Both AT&T and HTC are in similar positions this week; their major mergers have hit major snags.
AT&T’s planned merger with T-Mobile has hit a huge snag. The FCC, over the past 24 hours, has moved to block the merger, citing no way to maintain a competitive wireless landscape. The Federal Communications Commission, and the Department of Justice both must sign off on the planned merger, and all federal lawsuits (such as from Sprint and C Spire Wireless) must be dismissed, in order for the merger to take place.
HTC announced this morning it was reconsidering its planned merger with S3, the graphics chipset manufacturer. This news came within a day of the ITC ruling that Apple did not infringe on S3’s graphics patents. HTC had planned to acquire S3, in an effort to stave off numerous patent infringement claims dating back to the original HTC Touch smartphone.
For AT&T, the challenge in the short-term is difficult. AT&T must now contemplate suing the FCC to challenge its discretion in blocking the merger. Such actions do not have a stellar track record. Likely, AT&T will have to make significant concessions in a new application for the merger, that will require AT&T to make more costly operational changes. In short, AT&T will have to commit to hiring and maintaining more workers in the United States than they wish to. This cost will likely be massive, as the Obama administration will require those job numbers to hold through for years to come.
Conversely, HTC has more problems in the long-term. HTC can easily back out of the S3 merger, with relatively small penalties in terms of an aborted merger. HTC was not intending to acquire S3 for its technology, but rather, patents that are not nearly worth what they were previously. HTC could counter-offer for a smaller acquisition, but it would have to be a mere fraction of what was previously offered. The problem for HTC is their white knight, that would force Apple to come to the settlement table, is now gone.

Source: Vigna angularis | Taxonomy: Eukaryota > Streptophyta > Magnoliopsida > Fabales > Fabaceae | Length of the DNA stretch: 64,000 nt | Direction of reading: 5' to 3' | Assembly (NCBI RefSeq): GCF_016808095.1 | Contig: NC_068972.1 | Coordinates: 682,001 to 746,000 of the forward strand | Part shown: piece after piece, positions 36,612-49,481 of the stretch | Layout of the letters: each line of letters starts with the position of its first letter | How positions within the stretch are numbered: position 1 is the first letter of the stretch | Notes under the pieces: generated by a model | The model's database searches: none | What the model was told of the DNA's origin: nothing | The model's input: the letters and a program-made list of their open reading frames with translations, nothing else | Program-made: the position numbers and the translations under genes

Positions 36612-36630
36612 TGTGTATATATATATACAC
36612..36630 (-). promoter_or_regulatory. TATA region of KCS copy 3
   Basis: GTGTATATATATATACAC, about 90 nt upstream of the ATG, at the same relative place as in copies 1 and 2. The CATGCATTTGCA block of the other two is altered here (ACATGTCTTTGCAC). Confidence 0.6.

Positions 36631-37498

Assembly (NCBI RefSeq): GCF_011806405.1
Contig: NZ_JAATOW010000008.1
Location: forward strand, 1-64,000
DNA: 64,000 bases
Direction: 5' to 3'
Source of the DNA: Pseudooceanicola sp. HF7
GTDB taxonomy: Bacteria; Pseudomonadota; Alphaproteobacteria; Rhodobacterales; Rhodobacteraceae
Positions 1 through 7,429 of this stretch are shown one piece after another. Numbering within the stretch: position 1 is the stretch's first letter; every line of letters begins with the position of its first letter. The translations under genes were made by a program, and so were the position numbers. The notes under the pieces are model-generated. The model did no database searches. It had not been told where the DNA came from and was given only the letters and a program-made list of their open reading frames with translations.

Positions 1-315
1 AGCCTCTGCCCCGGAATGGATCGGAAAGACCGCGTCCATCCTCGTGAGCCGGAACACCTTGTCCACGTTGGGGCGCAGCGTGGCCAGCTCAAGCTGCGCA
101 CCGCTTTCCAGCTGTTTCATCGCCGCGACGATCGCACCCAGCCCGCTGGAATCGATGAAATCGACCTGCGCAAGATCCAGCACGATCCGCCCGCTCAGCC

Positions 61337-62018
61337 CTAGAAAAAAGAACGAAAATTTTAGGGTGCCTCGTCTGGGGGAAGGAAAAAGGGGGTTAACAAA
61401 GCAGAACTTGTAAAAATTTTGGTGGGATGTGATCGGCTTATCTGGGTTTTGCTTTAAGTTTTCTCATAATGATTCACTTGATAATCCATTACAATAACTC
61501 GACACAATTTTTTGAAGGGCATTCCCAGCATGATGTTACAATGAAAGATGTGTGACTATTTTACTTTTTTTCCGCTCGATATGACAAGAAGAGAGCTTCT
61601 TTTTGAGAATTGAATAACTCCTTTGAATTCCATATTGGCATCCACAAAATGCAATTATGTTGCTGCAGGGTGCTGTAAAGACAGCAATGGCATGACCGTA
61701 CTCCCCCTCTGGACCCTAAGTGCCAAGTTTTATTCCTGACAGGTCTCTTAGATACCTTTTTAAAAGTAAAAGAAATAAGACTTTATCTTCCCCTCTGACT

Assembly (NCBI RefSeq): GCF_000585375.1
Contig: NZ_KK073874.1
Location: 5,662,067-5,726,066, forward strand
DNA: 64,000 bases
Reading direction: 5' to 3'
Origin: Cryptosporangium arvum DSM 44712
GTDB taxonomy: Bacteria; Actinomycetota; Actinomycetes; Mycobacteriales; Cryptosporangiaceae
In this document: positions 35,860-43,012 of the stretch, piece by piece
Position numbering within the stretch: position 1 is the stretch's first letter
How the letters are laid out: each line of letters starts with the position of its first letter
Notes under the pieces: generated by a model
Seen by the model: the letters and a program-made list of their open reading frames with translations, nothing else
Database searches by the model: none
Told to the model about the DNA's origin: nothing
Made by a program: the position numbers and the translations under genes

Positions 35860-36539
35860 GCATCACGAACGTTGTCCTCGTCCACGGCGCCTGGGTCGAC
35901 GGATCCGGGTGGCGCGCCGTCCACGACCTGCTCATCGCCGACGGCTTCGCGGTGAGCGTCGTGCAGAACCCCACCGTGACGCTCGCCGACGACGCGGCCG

These problems will all affect the consumer. If AT&T cannot justify the newfound costs of a merger, it will mean more competition in the wireless industry. T-Mobile will be forced to re-hire an ongoing brain-drain of merger-fearing employees, and rebuild a plan to bring on new investors, or stand alone in the industry once again.
Similarly, HTC’s possible-abortion of the S3 acquisition could mark the beginning of talks to make a multi-billion dollar payout to Apple. If so, it will mean higher device costs for consumers, and also embolden Apple to begin pursuing other Android manufacturers. While Microsoft is making more money from Android patent pacts, than on Windows Phone 7 licenses, Apple could provide to make such arrangements cheap in comparison. In the end, Apple could be able to compete with smartphone manufacturers not just as a premium device provider, but ensure royalty costs lock out newcomers, as well as force entry-level smartphone costs to climb as well.